It’s Time

Photo by Fredrik Öhlander

On the recommendation of a good friend, I am reading The Bright Hour by Nina Riggs, the great-great-great granddaughter of Ralph Waldo Emerson. It’s a beautiful memoir about cancer and loss. You’d think this would be a depressing read but quite the opposite. Her tone is light, and her ability to tackle death with curiosity and humor is inspiring. She weaves in and out of American Literature references and quotes from Montaigne, a French philosopher, quietly threading her needle through the past and present.

It’s a breath of fresh air, a compelling and poetic read about the ordinary, mundane, and heartbreaking stuff of life.

Throughout the memoir, Riggs references one particular quote from her ancestor, Emerson: “Do what you are afraid of.” None of us are strangers to this quote. We’re told this in different ways and at different times.

For me, this aphorism has been a constant companion throughout my teaching career. You see, I am afraid of teaching, for the most part. So many things about it are completely terrifying and unnatural to me: standing up in front of a group of strangers, being the authority in the room, handling the (mostly) occasional disruptive student, being an authority, standing up in front of… Okay, I think you get it.

During my first year of teaching high school, and then again, when I went back to the classroom to teach at the community college, I carried a steady supply of Pepto Bismol in my briefcase for the predictable nausea that would commence 20 minutes before my classes began. And for some strange reason, I kept going, deciding this was the profession for me.

That initial terror would burn off each morning, you see. It would evaporate like dew. Ultimately, I found that teaching provided a way to share my passion for reading and writing and offered me the role of counselor that I’d always been good at. But “do what you fear” has often filled the thought bubble above my head.

For the coming year, new things trace the horizon of “doing what I fear.” I am understanding more and more that I have become afraid of turning off Facebook. And I have become afraid of writing only for myself. I have become so caught up in the likes and the shares and the words of praise, when they come, that writing for myself happens less than it “should.” You see, most of the great writing happens for my eyes only, until I am ready for an editor or two to view it. This is a process that can take weeks or months when given proper time to marinate. Like a good stew.

This isn’t a good-bye letter, my friends. It’s more of an acknowledgement that I have been going through some internal changes that require some air. For me, this means spending less time plugged into the social media outlets like they are my IV drugs.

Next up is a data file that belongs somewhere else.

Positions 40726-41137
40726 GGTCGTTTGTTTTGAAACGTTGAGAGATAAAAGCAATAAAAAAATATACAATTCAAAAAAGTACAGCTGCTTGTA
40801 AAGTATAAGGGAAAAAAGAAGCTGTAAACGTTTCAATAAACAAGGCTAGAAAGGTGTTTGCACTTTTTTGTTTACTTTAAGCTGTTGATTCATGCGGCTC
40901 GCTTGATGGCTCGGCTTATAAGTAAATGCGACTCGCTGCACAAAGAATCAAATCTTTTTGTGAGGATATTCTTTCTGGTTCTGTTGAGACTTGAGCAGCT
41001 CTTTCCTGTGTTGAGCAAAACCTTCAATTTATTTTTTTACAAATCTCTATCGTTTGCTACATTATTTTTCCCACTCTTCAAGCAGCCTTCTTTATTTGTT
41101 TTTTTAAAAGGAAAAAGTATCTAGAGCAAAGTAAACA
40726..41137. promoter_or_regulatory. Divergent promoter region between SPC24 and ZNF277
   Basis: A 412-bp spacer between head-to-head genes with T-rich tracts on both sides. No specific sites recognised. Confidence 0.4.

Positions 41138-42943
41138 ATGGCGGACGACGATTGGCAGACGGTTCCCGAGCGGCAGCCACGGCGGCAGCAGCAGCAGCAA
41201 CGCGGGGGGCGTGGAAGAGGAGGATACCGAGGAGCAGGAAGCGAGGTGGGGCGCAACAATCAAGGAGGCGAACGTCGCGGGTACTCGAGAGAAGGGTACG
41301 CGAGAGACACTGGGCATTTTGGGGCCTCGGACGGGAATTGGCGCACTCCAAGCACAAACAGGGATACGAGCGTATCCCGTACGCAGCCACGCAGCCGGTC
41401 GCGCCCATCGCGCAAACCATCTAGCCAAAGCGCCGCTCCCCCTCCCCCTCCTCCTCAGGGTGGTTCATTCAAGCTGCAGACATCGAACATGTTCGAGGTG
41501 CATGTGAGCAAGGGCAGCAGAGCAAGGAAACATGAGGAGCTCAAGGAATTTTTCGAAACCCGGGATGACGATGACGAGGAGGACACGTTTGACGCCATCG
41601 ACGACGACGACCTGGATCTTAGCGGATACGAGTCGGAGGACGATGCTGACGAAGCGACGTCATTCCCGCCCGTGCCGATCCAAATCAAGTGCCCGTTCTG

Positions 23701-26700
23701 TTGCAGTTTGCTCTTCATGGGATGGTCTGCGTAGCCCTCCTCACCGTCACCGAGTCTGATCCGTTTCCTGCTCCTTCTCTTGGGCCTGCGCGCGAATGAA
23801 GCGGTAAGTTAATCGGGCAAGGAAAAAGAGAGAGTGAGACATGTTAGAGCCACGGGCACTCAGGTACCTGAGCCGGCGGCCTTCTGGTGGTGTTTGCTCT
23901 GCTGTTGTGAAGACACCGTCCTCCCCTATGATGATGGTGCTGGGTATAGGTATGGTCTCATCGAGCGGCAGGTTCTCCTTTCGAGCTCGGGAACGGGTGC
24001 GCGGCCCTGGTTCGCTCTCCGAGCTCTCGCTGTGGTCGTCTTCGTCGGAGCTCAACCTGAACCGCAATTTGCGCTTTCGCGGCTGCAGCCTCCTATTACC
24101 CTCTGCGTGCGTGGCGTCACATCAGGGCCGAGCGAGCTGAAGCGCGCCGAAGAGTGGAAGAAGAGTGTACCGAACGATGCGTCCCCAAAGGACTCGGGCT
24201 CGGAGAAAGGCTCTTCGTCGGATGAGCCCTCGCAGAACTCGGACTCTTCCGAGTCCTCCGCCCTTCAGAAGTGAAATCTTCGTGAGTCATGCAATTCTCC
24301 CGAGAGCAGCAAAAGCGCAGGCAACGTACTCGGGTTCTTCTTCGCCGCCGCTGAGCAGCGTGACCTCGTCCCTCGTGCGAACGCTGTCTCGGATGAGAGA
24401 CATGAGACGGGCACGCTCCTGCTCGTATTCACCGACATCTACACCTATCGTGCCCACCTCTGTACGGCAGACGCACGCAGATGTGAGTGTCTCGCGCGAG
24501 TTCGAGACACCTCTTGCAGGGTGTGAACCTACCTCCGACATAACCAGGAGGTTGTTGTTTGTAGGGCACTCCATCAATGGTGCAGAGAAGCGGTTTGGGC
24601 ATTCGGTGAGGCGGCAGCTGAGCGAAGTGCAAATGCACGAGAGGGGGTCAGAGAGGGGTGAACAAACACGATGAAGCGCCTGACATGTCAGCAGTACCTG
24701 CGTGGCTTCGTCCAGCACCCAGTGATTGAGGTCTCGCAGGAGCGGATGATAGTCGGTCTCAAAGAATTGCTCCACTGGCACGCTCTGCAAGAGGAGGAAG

I want more time with books like The Bright Hour. More time to be a mom. More time to organize my pantry and hang pictures in my house. I want more time with my in-laws, whom I miss after having just returned from their New York home. (And even though I don’t know how to make that work, I want more time to consider how it can.) I want more time to pull out my dusty sewing machine, to get back into making handbags. I want more time to go through old journals, to inform my present day writing. I want more time to sit with new dreams and new directions I feel emerging. I want more time.

Happy New Year, my dear, dear friends, those I have known for lifetimes and those whom I have never met. May you have the gift of time.


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It took me a long while to consider the title for this blog. I wanted something that defined me both as a person and a writer. A name that would also perhaps speak to a particular audience. Why “The Astronaut Wife?” Since my early days of blogging, I have leaned toward more of a confessional style of writing, to some degree. I write as much truth as I can muster at each phase of life. In addition, I also come from a conservative Southern family, and I have grown very far from those roots. You could say I have rocketed to the moon in terms of my upbringing. I have rocketed away from debilitating family dynamics, from worldviews that held me beneath a rock. In my thirties, and now my early to mid-forties, I have learned to live more comfortably with both sides of the moon and write just as much about the raw, dark places as the light ones. Don’t quote me on that, though. It’s quite likely I will lean more heavily toward one or the other depending on which way the wind is blowing. Then, we get to the wife part, and quite frankly, this is where the feminist in me bucked and brayed. Identifying myself as “wife” has felt simply stymieing, particularly since becoming a mother six and a half years ago. But if the truth is going to be told, being a wife to my particular husband has altered my entire shape and has given voice to much of the inner deep. So in fact, becoming a wife was the singular most life-changing moment for me in my journey to the moon and back. Fellow travelers, you can feel safe and comfortable here. What matters more than what you might “get” about me is what you might take for yourself.

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